# Breaking the Bell Curve

## Professor and student push limits of foundational math theorem

Flip a coin. Then flip it again. And again. How many times would that coin land on heads or tails over the course of, say, a thousand tosses? The central limit theorem, a bedrock result in statistics and probability theory, reliably describes the answer.

But there are many “what ifs”—conditions that go outside the bounds of a basic approach to the central limit theorem.

Evan Randles, assistant professor of mathematics, has been working on those “what if” problems for the last several years. Recently, he and Huan Bui ’21 achieved a breakthrough that became the basis of Bui’s honors thesis. The two also authored a paper that is currently under review for publication in a leading mathematical journal.

Their paper articulates a scenario, illustrated with animated visualizations, of how the theorem plays out when probabilities take on complex values in expanded dimensions. The mathematics involved has relevance for wide-ranging practical applications such as data analysis and climate modeling.

“Working with Huan has been a highlight of my career,” Randles said. “It was the most rewarding experience to have a student who was so eager and so excited and worked so hard.”

If you were to graph the results of the central limit theorem, which has been around since the turn of the 19th century, you would get a bell curve. In the coin-toss example, the center of the bell tells you it’s highly probable you’ll get some relatively even mix of heads and tails. The tapering sides of the bell capture the less-likely scenarios, such as landing on heads 900 out of 1,000 times.

Mathematically, you could define this game with a function that serves as the “rules.” One function could define how much money you’ll win every time the coin lands on heads, for example. Another function could describe an entirely different game, perhaps, using a trick coin or rolling a die.

“What’s amazing about the central limit theorem is that it doesn’t really matter what the rules of the game are,” Randles said. “You’re always going to see a bell curve.”

Continuing to successively play the game is known, mathematically, as convolution—a basic ingredient of the central limit theorem. The question mathematicians have wrestled with in some form or another for more than 200 years is, just how far can you push the central limit theorem before that dependable bell curve starts to change shape?

Randles is not the first Colby mathematician to work on this question. I.J. Schoenberg, who taught at Colby in the 1930s, was among those to prove that indeed, it was possible to get more than just a bell curve with a succession of many convolutions. Randles cited Schoenberg in a 2015 paper he coauthored with his Ph.D. advisor at Cornell University, Laurent Saloff-Coste. In that paper, he and Saloff-Coste described various outcomes produced by introducing negative numbers to this mathematical landscape.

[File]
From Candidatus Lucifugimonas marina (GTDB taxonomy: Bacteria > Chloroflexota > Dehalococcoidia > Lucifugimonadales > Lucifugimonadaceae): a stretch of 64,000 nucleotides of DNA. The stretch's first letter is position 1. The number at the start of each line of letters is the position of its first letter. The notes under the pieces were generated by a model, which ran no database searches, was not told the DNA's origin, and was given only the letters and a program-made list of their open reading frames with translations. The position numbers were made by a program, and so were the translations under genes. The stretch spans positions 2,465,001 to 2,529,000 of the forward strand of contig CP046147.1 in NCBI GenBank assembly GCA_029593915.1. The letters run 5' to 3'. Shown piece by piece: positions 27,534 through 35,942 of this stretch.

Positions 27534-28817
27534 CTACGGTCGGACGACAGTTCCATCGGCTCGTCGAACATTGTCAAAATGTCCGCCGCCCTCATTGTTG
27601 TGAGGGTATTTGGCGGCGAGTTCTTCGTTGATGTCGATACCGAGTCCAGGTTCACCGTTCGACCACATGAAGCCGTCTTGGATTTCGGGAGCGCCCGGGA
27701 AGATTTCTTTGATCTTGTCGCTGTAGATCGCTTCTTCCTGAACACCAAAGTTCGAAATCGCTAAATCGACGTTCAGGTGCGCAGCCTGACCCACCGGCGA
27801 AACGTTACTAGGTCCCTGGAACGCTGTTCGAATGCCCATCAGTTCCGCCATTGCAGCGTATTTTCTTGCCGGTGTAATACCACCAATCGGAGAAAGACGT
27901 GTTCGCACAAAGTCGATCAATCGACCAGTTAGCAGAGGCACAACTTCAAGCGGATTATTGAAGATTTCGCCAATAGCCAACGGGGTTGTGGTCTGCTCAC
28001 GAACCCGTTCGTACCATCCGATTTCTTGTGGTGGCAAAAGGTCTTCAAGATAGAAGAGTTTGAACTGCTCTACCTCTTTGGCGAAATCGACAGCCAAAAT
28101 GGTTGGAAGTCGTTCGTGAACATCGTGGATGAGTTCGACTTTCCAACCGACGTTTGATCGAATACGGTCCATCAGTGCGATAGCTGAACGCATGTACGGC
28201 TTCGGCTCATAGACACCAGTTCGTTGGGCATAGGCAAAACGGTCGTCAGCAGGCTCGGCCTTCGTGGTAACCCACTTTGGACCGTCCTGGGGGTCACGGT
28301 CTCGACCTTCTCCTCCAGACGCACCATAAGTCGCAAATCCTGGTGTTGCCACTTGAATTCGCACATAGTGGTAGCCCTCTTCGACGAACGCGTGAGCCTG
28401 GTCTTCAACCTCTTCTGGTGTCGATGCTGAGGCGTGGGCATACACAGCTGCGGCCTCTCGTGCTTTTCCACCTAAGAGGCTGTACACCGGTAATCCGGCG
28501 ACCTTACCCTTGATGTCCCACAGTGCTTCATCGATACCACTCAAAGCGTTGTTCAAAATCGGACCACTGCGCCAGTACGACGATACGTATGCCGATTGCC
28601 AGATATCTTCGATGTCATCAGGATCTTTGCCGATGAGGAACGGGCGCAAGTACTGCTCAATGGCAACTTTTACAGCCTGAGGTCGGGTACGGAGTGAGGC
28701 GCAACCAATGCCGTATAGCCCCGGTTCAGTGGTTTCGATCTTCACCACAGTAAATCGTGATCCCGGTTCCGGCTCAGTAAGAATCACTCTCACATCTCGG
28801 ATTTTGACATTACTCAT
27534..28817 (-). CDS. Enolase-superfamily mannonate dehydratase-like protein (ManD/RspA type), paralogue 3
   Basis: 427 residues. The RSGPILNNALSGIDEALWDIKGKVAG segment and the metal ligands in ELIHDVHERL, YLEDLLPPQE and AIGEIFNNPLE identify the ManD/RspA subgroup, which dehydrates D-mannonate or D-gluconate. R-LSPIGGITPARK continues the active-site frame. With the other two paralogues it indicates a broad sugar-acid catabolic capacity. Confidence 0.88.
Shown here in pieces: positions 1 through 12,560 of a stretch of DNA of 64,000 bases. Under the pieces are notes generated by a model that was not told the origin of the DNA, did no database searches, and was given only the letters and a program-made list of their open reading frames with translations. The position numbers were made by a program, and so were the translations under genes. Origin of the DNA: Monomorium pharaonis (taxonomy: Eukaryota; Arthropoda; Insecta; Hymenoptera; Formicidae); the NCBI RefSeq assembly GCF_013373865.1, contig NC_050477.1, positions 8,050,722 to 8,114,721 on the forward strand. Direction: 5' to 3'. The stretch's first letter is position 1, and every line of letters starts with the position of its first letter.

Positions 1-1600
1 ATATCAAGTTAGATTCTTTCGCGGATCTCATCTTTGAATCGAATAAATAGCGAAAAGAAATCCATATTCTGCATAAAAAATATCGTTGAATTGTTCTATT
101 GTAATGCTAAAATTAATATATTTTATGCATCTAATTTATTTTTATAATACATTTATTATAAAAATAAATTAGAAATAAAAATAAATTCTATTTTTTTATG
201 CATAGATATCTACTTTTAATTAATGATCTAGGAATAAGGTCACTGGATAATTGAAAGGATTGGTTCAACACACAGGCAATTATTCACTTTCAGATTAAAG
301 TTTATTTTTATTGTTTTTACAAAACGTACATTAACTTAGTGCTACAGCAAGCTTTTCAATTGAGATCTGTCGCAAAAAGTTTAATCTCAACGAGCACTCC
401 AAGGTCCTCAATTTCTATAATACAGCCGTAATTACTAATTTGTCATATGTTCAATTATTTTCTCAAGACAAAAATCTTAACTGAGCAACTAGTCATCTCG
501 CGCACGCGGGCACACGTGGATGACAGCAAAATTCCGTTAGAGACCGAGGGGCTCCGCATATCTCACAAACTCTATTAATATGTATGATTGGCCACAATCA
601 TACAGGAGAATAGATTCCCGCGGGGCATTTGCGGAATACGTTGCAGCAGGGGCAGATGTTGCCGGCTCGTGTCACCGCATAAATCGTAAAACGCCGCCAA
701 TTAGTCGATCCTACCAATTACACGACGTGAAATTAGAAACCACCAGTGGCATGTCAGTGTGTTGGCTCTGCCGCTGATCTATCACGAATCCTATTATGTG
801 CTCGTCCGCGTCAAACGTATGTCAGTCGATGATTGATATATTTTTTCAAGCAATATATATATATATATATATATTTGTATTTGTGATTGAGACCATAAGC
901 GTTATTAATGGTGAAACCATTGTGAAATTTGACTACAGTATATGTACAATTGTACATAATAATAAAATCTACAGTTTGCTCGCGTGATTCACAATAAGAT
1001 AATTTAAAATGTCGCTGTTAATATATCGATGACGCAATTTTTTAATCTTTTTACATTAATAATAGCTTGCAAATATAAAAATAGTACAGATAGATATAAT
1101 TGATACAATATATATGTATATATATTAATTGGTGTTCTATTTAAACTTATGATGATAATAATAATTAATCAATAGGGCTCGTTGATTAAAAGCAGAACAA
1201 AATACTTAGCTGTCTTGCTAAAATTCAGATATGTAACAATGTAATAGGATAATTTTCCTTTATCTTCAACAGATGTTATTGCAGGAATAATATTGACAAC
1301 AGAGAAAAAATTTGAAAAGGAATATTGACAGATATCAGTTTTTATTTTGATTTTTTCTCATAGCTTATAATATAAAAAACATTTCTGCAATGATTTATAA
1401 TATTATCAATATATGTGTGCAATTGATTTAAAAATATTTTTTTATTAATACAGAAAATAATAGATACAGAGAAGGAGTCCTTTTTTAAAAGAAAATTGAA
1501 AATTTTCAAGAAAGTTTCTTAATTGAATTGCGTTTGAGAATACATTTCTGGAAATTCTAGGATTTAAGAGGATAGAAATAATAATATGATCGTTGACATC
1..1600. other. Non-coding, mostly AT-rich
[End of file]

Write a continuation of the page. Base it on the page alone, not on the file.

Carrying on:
The work with Bui began with conversations during office hours. “I would ask him to read something, and then he would come back and chat in my office for like four hours about it,” Randles said. After a few months, they began talking about working on a problem together.

Bui majored in physics, but he ended up getting “slowly sucked into the Math Department,” he said, and added math as a second major. He is now at the Massachusetts Institute of Technology working on his Ph.D. in experimental atomic physics.

Randles had extended his work with Saloff-Coste in another paper. While the original bell curve distribution is one-dimensional, the corresponding distribution predicted in two dimensions looks like a physical bell. Randles began to ramp up the complexity, exploring the reaches of the central limit theorem with complex probabilities in higher dimensions.

Going back to the coin toss, this is a bit like flipping multiple coins in successive games and calculating a result. Under those conditions, Randles asked, what type of “bells” can be produced?

The graphical side of the problem drew Bui in. He began trying to reproduce graphs he saw in Randles’s previous papers. “What we got was some funky-looking graphs that are very interesting,” Bui said. “That got me interested in the problem itself—the actual math behind it.”

Bui produced animations that paint a picture of the math as it evolves through convolution after convolution. These calculations occupy a realm far removed from the flat-bottomed bell curve one would see in a one-dimensional representation of a simpler problem. One of Bui’s graphics looks a bit like an expanding octopus; another resembles a melting glacier that extends into the sea below.

The graphics opened the door to a novel theorem, detailed in their paper, that describes how these complex distributions evolve. It’s a breakthrough step in several years of work for Randles aimed at exploring the central limit theorem against ever more complex backdrops.

Currently on sabbatical in Ithaca, N.Y., Randles continues to work on further aspects of the problem he and Bui illustrated. Though the central limit theorem has endless relevance for real-world situations that require estimating probability, Randles dwells happily in the world of the theoretical.

“To me, doing mathematics is like looking at my favorite painting or listening to a song that brings me pleasure,” he said. A major focus for him as a professor is to help students gain enough fluency to be able to see math’s intrinsic beauty.

From this standpoint, he considers the project with Bui to be a great success: “Not only were we able to truly appreciate the beauty, we were able to contribute to it, too.”